The first few weeks I was cutting two truck loads a day, making good money with a helper. At first, the wood was next to the truck, making cutting and loading easy. But later I drove further into the clearings, dodging stumps to get closer to the trees. They did not equip the truck to drive over stumps, so I spent a lot of time trying to avoid them. Eventually, the closest I could get was 10-15 yards from the trees, which meant a lot of walking. It wasn't too long before my helper quit and I was on my own. By the end of August, I was cutting and loading one cord of wood a day. I had to harvest a minimum of 2600 lbs to get the 4 cents a pound, otherwise the owner deducted the cost of the truck gas from my pay.

One particular day, the last week of August, everything went wrong. I broke the chain on the saw, hit a stump and broke the steering arm, and lost the Seiko watch my mom had given me as a gift during the first hour on the job. I spent most of the morning filling the truck with logs and looking for the watch. Finding the watch was the highlight of the morning. At noon I started walking 10 miles to Ashton because who picks up a hitchhiker carrying a chainsaw with a 32 inch bar, at least since 1974 when the Texas Chainsaw Massacre graced the silver screen — Nobody — and there was no way I was leaving the chainsaw behind. Walking even in forest country is hot and exhausting.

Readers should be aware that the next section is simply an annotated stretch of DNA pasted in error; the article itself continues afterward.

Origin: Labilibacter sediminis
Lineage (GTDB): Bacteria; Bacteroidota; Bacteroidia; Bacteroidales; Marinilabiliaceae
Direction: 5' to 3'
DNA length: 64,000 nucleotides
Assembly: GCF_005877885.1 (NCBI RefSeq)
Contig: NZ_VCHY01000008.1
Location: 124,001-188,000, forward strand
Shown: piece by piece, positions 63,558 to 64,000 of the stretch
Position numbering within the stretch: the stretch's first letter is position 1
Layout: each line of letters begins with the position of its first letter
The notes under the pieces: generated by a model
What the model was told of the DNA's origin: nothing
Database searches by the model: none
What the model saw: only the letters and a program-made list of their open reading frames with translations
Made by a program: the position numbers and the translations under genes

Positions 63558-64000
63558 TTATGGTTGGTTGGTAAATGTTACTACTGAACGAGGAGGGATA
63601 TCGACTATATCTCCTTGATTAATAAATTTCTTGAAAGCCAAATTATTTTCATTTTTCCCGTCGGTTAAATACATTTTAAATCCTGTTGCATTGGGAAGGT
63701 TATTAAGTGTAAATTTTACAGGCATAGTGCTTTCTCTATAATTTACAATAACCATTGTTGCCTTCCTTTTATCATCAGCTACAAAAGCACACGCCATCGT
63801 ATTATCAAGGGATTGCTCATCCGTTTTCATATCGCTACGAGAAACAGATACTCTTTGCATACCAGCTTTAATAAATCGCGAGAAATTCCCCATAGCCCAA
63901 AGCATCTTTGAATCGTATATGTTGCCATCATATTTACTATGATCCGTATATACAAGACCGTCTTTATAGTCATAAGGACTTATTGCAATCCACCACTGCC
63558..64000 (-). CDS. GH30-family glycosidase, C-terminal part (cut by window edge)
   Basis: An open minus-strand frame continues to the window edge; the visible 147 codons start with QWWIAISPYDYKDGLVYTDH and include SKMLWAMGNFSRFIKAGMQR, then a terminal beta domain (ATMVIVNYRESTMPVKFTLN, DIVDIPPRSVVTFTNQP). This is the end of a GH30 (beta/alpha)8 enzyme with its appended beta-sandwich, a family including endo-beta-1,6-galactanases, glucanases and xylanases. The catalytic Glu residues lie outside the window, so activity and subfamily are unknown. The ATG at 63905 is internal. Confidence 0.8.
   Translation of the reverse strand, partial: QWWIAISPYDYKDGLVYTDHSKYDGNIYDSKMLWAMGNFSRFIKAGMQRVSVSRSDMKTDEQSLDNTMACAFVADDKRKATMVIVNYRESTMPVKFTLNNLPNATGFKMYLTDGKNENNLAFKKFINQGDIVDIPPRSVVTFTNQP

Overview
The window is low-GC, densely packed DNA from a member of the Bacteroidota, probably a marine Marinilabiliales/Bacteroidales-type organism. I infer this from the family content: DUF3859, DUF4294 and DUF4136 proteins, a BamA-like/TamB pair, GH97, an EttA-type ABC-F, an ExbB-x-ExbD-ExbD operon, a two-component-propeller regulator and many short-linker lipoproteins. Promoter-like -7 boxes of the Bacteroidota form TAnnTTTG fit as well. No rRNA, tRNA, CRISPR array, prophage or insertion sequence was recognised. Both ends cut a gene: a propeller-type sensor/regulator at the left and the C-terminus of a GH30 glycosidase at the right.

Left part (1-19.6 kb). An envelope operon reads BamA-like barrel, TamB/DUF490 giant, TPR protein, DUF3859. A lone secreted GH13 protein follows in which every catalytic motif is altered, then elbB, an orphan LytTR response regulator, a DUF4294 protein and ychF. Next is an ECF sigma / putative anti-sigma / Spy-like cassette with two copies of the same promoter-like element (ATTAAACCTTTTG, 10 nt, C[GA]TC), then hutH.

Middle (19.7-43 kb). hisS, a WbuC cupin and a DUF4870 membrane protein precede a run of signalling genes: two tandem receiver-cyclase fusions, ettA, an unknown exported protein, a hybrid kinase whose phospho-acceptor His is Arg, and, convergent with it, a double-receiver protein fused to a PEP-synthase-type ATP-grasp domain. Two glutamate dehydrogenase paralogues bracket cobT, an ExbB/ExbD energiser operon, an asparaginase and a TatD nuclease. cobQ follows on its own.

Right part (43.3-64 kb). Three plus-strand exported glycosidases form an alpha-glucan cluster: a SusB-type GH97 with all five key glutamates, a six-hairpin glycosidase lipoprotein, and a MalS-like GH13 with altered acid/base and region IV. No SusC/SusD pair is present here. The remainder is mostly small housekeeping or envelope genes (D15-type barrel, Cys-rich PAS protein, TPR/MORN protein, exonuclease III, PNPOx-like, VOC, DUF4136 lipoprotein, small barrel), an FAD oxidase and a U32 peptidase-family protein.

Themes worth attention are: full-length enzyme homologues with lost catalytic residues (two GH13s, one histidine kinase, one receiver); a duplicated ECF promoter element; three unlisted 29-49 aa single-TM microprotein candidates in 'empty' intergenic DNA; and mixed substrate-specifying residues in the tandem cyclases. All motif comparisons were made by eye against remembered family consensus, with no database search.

At the gas station in Ashton, tired and frustrated, I called my boss. If you're thinking, "Oh! The boss will be understanding..."

The boss was a young guy about my age. He talked big, saying that he could do three trucks a day, but he never had time to come work with me because he was too busy answering the phone—couldn’t miss a sale, he would say. He picked up the phone.

"Hi," he said.

“Dude, I hit a stump and broke the truck’s steering arm.”

"Where is my truck?"

“In a clearing off the main road 10 miles from Ashton,”

"Is it driveable?"


"I am deducting the cost of fixing the truck from your pay." He continued with an expletive laden rant, yelling, "YOU ARE A..."